Member Spotlight: Cynthia Williams Resor

What do you do?

I teach social studies/history classes for undergraduate and graduate students. My students are pre-service and in-service teachers. I also do professional development for teachers and I’m the author of a series of three books about social history daily/life themes such as food, housing, family, vacation/travel, etiquette, quacks, utopias, and cemeteries. And I’m the “webmaster” of my website.

Tell me about your latest work or project in media literacy.

My recently published book, Discovering Quacks, Utopias, and Cemeteries: Modern Lessons from Historical Themes, explores two enduring issues — our age-old pursuit of better lives and how the media impacts our choices. Here is an excerpt from the introduction to this book:

“Human hopes and dreams are the first underlying theme of this book. However, hopes and dreams make us vulnerable. Optimism can blind us. In our pursuit, we are influenced, misinformed, tricked, fooled, or manipulated. Quacks see this weakness and profit by selling fake cures to the sick or dying…. How do we know if the things being endorsed, promoted, advocated or sold are legitimate? Choosing can be challenging; answers are rarely certain, simple, or easy. How do we decide? Developing critical thinking skills to assess the claims of others, or media literacy, is the second underlying theme of this book. Media literacy, the ability to analyze the content and understand the purpose of media, is the modern label for age-old skills of critical analysis…. In the following chapters, the histories of quacks, utopias, and cemeteries are examined with these two themes in mind – developing critical analysis skills to make the best decisions in our search for better lives.”

Why is media literacy important to you?

Too many modern people continue to fall for scams, fake news, quacks, charlatans, and snake oil salesmen when it is so easy to find better answers in the modern information age. I believe if media literacy skills were addressed consistently across the curriculum in K-12 schools, we could decrease the negative influence of misinformation.

What are you most excited about in the media literacy field?

The excellent media literacy resources for educators! Media literacy is a key topic in all my classes (graduate and undergraduate) for future history/social studies elementary, middle grades and high school teachers. My students learn about media literacy, how to teach these skills to their future students, and about useful resources. Media literacy is especially relevant in social studies through the analysis of current events and the impact of media on historical events. Furthermore, the analysis of historical primary sources requires the same critical thinking skills as modern media analysis. In my classes, we make past/present comparisons when discussing types of media, how it was consumed, and its impact people and events.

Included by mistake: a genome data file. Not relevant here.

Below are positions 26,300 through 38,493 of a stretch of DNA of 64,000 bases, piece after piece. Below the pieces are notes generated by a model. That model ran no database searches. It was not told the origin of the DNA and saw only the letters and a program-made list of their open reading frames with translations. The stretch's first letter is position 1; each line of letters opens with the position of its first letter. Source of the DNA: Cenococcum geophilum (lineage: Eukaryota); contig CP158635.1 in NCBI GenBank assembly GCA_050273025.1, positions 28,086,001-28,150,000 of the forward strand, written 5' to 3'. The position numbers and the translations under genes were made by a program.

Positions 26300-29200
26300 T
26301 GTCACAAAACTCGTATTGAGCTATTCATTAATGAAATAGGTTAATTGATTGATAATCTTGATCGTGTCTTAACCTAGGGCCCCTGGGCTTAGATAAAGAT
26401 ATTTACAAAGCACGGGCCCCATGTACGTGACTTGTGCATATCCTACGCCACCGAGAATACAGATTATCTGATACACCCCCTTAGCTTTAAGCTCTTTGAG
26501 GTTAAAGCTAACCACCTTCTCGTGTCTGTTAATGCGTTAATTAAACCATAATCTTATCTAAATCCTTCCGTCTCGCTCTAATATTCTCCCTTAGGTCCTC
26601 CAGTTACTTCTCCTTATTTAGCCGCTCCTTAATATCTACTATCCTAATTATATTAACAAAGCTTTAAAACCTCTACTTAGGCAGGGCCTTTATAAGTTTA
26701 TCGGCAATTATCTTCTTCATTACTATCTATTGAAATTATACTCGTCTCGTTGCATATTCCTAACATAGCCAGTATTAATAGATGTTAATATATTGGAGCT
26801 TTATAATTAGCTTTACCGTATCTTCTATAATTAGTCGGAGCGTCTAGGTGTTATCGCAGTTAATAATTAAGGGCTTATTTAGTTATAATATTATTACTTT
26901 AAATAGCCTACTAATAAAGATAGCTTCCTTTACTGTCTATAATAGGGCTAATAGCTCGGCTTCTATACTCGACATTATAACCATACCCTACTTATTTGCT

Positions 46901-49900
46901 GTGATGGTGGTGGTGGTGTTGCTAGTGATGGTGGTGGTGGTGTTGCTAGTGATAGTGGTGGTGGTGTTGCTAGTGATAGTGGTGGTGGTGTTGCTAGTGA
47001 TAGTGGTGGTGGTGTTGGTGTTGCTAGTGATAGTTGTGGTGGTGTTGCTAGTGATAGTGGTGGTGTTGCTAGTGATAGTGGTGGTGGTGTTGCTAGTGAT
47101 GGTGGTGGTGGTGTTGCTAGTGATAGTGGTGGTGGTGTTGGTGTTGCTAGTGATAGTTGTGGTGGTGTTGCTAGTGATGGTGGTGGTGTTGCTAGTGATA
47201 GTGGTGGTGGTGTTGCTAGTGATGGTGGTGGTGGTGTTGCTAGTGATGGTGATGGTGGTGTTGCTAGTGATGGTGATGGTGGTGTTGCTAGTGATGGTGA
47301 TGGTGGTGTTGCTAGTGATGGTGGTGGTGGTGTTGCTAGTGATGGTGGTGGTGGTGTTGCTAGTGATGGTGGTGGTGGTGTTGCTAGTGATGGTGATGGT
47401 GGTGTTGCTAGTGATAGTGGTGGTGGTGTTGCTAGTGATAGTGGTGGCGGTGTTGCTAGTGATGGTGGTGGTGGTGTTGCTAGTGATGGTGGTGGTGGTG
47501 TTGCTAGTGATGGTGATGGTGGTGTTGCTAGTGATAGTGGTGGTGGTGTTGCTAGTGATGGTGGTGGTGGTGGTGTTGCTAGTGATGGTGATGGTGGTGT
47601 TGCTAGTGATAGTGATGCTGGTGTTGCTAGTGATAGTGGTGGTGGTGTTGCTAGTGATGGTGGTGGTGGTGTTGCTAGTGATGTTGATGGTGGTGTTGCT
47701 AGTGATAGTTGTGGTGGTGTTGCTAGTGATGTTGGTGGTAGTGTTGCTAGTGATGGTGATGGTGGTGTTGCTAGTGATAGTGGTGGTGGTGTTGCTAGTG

Why did you become a NAMLE member, what benefits do you see to membership, and how will it support your work?

I joined NAMLE to learn more about resources and opportunities for my own professional development, writing, and teaching, and for my students (future and current teachers). I’m especially happy that NAMLE membership free, which makes it more accessible to my students (pre-service and in-service teachers). I recommend NAMLE on my website, and I’ve promoted Media Literacy Week in blogs I’ve authored. I appreciate the regular email newsletter. And I LOVE the recently featured Coronavirus Misinformation Resources. I address historical quackery in my recent book and the coronavirus pandemic is certainly fertile ground for modern quacks.

The views and opinions expressed in the M-Passioned Member blog are those of the authors and do not necessarily reflect the official policy or position of NAMLE or its members. The purpose of the M-Passioned Member blog is to highlight our members and give them a place to share their reflections, opinions, and ideas.